It’s never the words you want to hear, “You need to contact the FBI immediately”. The whole situation was certainly odd: my husband is one of the three thousand plus Marines deployed in Iraq, fellow military writers I work with were targeted by ISIS just months ago, and now it appears I’ve been hacked from something potentially tied to ISIS or the Middle East.
When I first noticed the discrepancy, I didn’t know what the motive was or what had happened. Was someone trying to target my location? Get access to my emails or bank accounts? Is our family safe or is someone looking to hurt us?
Unfortunately, this is the world our military families face today. I knew when I started writing and putting myself out there, I was going to be a potential target to ISIS or anyone with domestic terrorism in mind. I’ve participated in a lot of interviews and written hundreds of pieces online; I have a very large digital footprint.
I know about OPSEC and PERSEC. I know how to lock down my Facebook profile. I don’t have stickers on my car which would make me a target (other than the mandatory Marine Corps DoD sticker).
I’m careful about who I talk to with specifics about our family. But now that a potential threat existed, I was being asked to call the FBI to investigate. I called and was directed to file a complaint with the Internet Crime Complaint Center. I was also asked to follow up with my husband’s command as well. I spoke with the Battalion’s intel officer who made a report and contacted NCIS.
In an effort to help the professionals understand what was going on, I took video of what I was seeing and attached it in an email to them. This turned out to be a huge help because they could easily see and discuss within the department what steps to take next.
Then I immediately changed all my passwords including all social media, email, banking, and Apple ID.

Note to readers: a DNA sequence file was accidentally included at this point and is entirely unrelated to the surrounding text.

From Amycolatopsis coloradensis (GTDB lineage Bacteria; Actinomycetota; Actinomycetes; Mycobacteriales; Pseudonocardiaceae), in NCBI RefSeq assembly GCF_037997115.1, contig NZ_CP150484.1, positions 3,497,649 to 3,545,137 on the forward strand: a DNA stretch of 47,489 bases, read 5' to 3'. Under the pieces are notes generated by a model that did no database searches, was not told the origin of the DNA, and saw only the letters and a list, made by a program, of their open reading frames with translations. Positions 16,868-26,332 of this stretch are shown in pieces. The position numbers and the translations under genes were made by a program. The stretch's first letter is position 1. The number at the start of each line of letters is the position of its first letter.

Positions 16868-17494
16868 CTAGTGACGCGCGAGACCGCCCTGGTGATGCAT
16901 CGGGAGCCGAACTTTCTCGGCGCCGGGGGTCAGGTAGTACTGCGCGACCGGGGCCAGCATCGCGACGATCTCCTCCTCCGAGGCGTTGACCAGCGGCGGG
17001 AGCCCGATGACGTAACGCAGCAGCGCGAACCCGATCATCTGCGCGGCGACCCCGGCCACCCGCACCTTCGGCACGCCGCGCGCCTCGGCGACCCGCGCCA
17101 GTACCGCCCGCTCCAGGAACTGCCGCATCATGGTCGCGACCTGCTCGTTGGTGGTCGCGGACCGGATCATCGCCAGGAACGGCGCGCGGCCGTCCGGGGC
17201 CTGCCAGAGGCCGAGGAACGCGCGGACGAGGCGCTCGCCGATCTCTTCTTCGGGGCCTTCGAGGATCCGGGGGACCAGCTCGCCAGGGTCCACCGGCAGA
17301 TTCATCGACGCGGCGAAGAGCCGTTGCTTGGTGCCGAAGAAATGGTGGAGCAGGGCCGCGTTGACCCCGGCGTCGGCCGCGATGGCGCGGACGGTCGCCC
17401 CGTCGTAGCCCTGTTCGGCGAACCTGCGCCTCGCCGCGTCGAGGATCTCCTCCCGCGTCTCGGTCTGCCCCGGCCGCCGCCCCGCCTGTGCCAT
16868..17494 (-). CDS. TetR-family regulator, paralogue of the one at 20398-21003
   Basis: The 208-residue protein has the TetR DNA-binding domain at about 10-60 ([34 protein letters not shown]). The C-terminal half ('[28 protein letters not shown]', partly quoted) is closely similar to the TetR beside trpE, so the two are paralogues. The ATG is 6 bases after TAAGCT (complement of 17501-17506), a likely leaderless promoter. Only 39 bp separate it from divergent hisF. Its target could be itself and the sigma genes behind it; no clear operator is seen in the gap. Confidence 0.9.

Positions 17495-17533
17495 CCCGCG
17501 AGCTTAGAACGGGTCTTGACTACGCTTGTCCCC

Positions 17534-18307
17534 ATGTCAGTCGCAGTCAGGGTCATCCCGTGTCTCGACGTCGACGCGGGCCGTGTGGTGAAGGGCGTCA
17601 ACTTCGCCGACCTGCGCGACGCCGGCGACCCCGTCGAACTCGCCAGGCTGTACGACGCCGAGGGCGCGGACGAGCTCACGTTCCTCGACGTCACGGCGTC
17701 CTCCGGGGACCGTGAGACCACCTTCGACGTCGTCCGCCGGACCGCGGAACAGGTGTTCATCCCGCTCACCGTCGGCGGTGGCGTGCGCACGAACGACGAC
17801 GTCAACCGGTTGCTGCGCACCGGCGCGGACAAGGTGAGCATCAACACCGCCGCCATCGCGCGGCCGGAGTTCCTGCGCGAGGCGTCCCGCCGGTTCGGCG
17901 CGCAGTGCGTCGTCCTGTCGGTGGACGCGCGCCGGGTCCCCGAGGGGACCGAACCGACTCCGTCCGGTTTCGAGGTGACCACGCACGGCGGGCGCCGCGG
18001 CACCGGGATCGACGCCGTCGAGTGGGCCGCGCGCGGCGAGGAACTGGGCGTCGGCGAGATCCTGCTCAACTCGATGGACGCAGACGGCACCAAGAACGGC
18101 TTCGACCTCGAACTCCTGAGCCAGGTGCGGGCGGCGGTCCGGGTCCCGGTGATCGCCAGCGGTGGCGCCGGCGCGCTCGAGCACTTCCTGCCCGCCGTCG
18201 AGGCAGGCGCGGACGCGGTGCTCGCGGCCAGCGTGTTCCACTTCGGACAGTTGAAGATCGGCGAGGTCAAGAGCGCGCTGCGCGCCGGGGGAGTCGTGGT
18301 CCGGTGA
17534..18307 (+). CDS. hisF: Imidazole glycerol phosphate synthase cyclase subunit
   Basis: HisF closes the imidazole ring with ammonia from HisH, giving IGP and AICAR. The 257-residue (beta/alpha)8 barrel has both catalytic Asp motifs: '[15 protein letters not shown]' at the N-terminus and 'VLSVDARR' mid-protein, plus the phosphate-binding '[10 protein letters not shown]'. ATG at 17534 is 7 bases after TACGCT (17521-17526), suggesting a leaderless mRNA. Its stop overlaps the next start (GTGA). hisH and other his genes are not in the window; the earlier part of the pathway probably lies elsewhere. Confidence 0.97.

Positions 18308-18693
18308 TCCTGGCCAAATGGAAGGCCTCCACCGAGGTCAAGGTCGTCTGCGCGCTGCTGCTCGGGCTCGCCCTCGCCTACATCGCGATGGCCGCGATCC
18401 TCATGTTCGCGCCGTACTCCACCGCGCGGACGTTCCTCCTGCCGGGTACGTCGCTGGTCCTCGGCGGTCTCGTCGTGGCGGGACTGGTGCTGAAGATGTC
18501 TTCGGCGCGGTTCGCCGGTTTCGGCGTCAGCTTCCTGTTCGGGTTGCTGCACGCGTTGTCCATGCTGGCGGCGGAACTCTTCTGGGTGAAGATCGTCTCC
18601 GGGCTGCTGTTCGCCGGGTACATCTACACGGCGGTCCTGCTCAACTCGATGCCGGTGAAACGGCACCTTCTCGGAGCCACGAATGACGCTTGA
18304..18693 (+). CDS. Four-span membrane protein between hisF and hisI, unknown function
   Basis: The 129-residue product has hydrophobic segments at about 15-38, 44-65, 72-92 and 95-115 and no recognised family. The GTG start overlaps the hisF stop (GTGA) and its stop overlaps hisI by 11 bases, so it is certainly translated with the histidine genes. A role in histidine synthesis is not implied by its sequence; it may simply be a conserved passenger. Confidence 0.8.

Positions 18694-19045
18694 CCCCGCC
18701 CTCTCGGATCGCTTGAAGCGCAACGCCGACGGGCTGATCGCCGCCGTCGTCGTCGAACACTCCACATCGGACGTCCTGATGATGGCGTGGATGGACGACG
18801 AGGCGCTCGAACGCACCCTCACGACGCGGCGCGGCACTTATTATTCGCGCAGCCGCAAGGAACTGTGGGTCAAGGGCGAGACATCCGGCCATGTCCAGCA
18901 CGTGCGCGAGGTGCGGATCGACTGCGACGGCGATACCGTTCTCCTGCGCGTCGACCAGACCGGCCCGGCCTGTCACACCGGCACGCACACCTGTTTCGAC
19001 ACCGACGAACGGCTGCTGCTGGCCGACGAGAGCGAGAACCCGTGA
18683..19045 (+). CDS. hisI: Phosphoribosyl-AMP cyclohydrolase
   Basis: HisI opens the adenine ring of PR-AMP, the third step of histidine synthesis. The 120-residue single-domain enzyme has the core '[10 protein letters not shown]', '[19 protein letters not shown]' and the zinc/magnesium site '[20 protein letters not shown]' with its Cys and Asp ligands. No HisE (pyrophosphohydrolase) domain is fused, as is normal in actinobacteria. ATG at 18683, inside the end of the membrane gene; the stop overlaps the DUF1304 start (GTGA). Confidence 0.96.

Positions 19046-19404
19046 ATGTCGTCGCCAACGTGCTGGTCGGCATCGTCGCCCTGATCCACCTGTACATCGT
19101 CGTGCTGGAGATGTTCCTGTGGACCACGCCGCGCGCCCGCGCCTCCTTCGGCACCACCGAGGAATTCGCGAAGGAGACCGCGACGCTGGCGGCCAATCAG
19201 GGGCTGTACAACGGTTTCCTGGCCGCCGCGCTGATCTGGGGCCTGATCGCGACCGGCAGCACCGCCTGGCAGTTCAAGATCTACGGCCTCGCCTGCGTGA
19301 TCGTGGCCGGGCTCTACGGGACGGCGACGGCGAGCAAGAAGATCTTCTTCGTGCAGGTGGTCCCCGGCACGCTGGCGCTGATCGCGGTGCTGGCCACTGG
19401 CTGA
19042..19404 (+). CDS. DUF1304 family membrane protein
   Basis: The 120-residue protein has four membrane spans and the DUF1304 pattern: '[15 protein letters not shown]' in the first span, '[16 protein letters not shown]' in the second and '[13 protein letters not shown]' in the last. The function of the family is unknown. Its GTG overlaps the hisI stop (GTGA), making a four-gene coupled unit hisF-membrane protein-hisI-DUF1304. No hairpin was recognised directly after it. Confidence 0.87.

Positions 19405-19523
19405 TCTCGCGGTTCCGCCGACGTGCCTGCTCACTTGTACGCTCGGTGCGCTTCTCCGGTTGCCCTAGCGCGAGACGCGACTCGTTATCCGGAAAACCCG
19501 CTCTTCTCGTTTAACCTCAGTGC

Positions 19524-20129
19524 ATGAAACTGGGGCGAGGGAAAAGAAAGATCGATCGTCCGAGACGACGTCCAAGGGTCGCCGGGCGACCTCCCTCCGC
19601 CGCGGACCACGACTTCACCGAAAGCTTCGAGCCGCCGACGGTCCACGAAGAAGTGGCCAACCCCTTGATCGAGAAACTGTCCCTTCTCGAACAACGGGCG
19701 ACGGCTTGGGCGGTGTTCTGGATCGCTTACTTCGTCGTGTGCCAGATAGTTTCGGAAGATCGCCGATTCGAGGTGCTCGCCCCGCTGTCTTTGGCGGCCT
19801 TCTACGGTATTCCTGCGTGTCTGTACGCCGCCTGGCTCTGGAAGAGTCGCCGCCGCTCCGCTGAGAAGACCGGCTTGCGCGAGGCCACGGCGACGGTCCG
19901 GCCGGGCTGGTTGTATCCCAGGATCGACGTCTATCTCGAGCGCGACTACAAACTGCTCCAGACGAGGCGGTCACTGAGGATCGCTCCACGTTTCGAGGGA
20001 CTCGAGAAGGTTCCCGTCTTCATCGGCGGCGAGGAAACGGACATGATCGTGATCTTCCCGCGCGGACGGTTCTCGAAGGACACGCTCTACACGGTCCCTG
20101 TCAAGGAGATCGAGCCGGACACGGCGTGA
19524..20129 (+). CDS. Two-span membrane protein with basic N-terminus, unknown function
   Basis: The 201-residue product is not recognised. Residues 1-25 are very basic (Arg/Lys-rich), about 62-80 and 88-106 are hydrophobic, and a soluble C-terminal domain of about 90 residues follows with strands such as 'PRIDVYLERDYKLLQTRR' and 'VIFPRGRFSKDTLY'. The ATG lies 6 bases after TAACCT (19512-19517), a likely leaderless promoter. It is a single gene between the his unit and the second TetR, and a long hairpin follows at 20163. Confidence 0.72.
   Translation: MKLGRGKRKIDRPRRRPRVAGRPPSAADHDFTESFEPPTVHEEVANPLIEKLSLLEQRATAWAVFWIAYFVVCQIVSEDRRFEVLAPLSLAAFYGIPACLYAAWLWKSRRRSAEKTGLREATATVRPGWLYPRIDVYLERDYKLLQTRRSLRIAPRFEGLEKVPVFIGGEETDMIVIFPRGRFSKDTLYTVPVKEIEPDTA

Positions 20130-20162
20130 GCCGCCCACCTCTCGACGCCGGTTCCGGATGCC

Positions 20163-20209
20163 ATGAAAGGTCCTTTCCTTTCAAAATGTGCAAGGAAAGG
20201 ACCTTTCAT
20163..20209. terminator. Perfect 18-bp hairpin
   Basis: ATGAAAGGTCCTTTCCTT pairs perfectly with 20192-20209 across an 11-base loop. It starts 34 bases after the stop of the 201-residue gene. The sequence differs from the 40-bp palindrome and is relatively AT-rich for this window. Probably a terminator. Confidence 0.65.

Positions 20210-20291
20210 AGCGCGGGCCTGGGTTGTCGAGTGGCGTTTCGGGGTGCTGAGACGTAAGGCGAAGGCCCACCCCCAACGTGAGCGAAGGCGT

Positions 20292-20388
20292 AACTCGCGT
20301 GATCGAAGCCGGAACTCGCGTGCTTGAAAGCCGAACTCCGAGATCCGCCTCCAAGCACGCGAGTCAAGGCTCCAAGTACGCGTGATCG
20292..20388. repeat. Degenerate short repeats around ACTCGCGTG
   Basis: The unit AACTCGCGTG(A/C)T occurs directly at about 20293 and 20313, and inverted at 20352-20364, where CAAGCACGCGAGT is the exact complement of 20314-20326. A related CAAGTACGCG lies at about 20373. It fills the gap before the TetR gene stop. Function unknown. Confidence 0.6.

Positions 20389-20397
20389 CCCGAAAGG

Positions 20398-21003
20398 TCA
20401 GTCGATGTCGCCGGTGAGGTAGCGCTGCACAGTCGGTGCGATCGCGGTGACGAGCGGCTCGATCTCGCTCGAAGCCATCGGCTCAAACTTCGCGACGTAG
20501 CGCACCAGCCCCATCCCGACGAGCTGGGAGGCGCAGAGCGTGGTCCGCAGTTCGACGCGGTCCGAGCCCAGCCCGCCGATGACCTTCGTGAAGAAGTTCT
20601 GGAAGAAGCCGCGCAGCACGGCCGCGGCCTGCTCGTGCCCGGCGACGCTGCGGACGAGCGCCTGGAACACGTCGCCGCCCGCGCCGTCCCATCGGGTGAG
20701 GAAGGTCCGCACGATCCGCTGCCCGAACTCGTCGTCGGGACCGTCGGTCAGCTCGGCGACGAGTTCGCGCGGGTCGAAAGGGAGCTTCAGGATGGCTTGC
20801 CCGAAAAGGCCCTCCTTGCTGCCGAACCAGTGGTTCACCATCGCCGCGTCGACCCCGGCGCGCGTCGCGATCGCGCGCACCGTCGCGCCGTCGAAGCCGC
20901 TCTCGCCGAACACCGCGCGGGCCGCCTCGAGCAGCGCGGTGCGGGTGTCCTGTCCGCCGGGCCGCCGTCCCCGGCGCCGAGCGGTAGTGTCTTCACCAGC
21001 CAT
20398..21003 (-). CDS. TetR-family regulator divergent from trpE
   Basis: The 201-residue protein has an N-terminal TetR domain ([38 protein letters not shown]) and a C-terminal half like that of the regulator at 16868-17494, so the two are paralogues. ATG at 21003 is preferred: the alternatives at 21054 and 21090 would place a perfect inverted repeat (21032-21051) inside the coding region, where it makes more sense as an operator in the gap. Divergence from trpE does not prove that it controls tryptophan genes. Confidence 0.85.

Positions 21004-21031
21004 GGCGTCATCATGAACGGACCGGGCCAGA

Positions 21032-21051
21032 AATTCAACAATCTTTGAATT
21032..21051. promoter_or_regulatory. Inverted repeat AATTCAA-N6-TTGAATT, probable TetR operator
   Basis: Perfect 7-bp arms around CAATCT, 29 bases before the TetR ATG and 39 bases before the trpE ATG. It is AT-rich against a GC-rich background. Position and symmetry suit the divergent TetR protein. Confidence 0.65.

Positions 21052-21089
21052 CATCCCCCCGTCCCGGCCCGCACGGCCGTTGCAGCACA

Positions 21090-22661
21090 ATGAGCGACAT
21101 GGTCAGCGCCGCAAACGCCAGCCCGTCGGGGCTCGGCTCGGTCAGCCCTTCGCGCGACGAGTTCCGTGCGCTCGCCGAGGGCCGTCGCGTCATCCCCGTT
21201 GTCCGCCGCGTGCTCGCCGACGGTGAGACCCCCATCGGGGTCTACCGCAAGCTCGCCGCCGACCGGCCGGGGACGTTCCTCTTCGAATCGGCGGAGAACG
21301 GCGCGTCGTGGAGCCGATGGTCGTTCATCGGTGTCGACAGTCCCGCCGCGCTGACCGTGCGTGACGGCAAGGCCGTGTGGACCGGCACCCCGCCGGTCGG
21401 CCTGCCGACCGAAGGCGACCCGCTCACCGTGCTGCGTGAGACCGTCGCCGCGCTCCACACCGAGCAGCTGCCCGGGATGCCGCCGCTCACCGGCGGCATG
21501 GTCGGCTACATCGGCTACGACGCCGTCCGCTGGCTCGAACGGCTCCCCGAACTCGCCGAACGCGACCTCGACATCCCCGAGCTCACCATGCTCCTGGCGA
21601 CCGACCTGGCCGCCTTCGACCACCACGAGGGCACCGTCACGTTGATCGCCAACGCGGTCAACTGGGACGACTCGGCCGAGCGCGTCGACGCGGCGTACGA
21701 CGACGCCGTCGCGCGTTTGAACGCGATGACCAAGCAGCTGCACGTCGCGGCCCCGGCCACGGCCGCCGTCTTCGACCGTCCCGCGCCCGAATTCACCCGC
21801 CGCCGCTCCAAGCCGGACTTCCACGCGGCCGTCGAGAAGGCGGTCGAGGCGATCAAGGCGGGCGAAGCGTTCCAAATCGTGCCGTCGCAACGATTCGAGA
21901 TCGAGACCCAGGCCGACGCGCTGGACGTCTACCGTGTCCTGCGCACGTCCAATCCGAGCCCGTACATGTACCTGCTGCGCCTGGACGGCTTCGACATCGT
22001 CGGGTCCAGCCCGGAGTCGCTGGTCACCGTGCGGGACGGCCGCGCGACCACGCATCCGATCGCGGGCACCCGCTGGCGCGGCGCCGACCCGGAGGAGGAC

I received a call from NCIS almost immediately. They were concerned because my husband was in Iraq; he was working with the Iraqis and interpreters, there was potential for a localized threat because someone could look him and his family up online.
I resigned myself to believe that nothing bad was going to happen, I knew everything so far had just been scare tactics. That being said, when I woke up about 3am and heard a doorknob slowly turn and a small light appear in the hallway, it stopped my heart for a moment – but it was just my daughter wanting to come in and sleep with me.
A day and a half later, two FBI agents and the NCIS contact I’d been speaking with, came to my home, interviewed me and looked through my equipment. I was happy to hear they didn’t see an immediate threat to my family, although they’re still investigating what had transpired as it was something new they hadn’t seen before.
I learned two new tricks from them, so I’ll share what I picked up.
I use Gmail for my professional email organizer – do you know you can do two-step authentication with it? I knew two-step authentication was possible with Twitter and Facebook and had set it up, but not my email. You can also get it for your Apple ID.
If you’re not familiar with what this means, two-step authentication basically prevents anyone from stealing your password and hacking your account. Anyone who accesses your account would need an authorization code to log in from an unrecognized device. Authorization codes are typically texted, emailed, or accessed online to the account owner, preventing the hackers from doing damage.
Also if you have gmail, you can check to see where the logins have come from. You can stop access from any IP address not belonging to you from it as well (Facebook does this as well: click on Settings, then Security, then where you’re logged in).
Phishing – Emails that look real, but aren’t
Phishing is where people throw a large virtual net to users, hoping you click on a link where you freely expose information about yourself. An example of this kind of email may look like your bank emailed you. It may say something like: please click here to verify information for your account, or your account will be shut down in 24 hours. They want you to click the link which would take you to a site that looks very similar to your banking login where you enter your username and password. Bingo, now they have access to your bank accounts.
Luckily for me, I hadn’t clicked on a phishing email. But I did learn if you hover your mouse over the button, the url entered will pop up below and you can investigate the link. Normally, I’d just look at the email address who sent it, but this adds another feature to help.
If you’re a military family, make sure you do your due diligence so you can protect yourself online. Check out some of the links highlighted in this piece above. You can also follow the Facebook group: OPSEC for families.
The author of the article has written this piece anonymously for OPSEC purposes